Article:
Skip to content Skip to navigation

Stanford Economic Development Research Initiative

The Stanford Economic Development Research Initiative (SEDRI) is carrying out wide-ranging multiyear studies of the social, economic, and political conditions in African cities.

What is it that keeps people poor in Africa and other parts of the developing world? And what allows living standards to rise in other developing areas, lifting millions out of poverty? Enormous gaps remain in our understanding of poor people’s lives in developing countries, hampering efforts to design effective development policies.

SEDRI aims to fill those gaps. This ambitious research program at the Stanford Center for International Development is carrying out cutting-edge development economics research through wide-ranging multiyear studies of the social, economic, and political conditions poor people face in African cities and surrounding areas. SEDRI researchers are looking at urban households, firms, and service delivery by local government in the neighborhoods where those households live.

The initiative represents the first coordinated effort among Stanford’s schools and departments to collect data on the factors that shape poor people’s lives in the developing world. Team members are examining the critical domains of daily life and the choices people make that affect their future prospects: what health care and schooling they get; what they do for a living and hope to do in the future; what services are available to them; what new customs, products, and technologies are introduced into their lives; what social networks they belong to; and how local and national institutions affect them.

SEDRI has multiple goals:

  • to raise Stanford’s profile as a major hub for development policy research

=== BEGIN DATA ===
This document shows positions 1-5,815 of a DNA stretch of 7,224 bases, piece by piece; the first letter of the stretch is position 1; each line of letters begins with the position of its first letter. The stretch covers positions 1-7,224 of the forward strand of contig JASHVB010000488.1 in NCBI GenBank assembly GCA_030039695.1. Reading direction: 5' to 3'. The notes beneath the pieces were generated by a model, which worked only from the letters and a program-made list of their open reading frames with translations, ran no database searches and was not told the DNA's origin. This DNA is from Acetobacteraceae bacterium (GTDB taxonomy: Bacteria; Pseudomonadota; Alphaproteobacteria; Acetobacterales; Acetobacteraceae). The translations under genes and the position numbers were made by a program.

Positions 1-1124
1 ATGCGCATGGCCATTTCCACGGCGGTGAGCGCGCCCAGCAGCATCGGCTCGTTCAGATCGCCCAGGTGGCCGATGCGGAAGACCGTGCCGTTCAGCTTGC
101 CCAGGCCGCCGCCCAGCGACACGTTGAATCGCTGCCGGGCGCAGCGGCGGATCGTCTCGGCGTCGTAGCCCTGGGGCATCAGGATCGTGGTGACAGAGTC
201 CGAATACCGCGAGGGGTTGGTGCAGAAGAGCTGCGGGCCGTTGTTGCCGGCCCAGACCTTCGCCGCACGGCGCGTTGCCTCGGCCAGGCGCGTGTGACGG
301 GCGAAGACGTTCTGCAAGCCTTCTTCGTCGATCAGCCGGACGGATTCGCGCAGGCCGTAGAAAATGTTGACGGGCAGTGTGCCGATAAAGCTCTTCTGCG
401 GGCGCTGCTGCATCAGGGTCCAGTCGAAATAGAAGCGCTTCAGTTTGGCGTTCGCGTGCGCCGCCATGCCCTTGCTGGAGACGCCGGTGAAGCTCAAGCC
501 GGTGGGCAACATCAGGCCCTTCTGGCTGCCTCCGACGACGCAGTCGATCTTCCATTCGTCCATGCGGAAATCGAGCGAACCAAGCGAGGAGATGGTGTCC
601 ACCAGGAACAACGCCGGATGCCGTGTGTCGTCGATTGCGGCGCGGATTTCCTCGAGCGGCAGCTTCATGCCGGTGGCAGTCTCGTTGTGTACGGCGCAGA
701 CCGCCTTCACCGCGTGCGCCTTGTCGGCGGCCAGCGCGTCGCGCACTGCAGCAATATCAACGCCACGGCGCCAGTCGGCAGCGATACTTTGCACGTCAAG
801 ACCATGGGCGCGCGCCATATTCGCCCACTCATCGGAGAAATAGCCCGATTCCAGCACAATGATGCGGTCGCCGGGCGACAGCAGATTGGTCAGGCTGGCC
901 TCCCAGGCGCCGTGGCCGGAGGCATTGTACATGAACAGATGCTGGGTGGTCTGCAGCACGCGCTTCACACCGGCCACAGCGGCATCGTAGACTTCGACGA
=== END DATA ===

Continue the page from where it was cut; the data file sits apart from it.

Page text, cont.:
• to accumulate data over more than a decade that will allow development specialists both inside and outside of Stanford to break new ground in theoretical and applied work

  • to give Stanford faculty focused opportunities to carry out research on vital development questions, and train graduate students in state-of-the-art fieldwork and data analysis methods

  • to build strong, enduring collaborative relationships with in-country research groups

  • to arm Stanford researchers and local partners with practical information that will help them provide valuable policy advice

SEDRI is proceeding in two phases. In the startup phase, from 2015 to 2017, the project is setting up field research stations, putting together study teams, building relationships with local partners, and starting data collection in two African countries, beginning with Ethiopia. In the second phase, from 2017 to 2027, teams will gather additional rounds of information, accumulating data by tracking households, service providers, and local governments over many years. What distinguishes SEDRI is a three-part focus on how individuals, service providers, and local officials each behave. The interaction of these groups forms a complex web that determines a community’s quality of life. Researchers are exploring how decisions get made at all these levels. For example, what mechanisms do poor people have to voice demands for better health care or utilities, and how do service providers and officials respond? To answer such questions, field workers are conducting individual surveys of thousands of people across several urban sites. Researchers expect to use a range of techniques to study local governance, including interviews, onsite observations, and analyses of official documents.

Senior Stanford faculty specializing in development economics, public sector economics, and political economy, and representing a range of Stanford schools and research facilities, are directing SEDRI’s research. Their findings will be published in scholarly journals and presented in ways to be of practical use to decision-makers in government, multilateral and nongovernment organizations, academia, and business. In addition, the data they collect will be treated as a public good and made available to scholars and policymakers worldwide.

Please contact Jessica Leino ( with questions.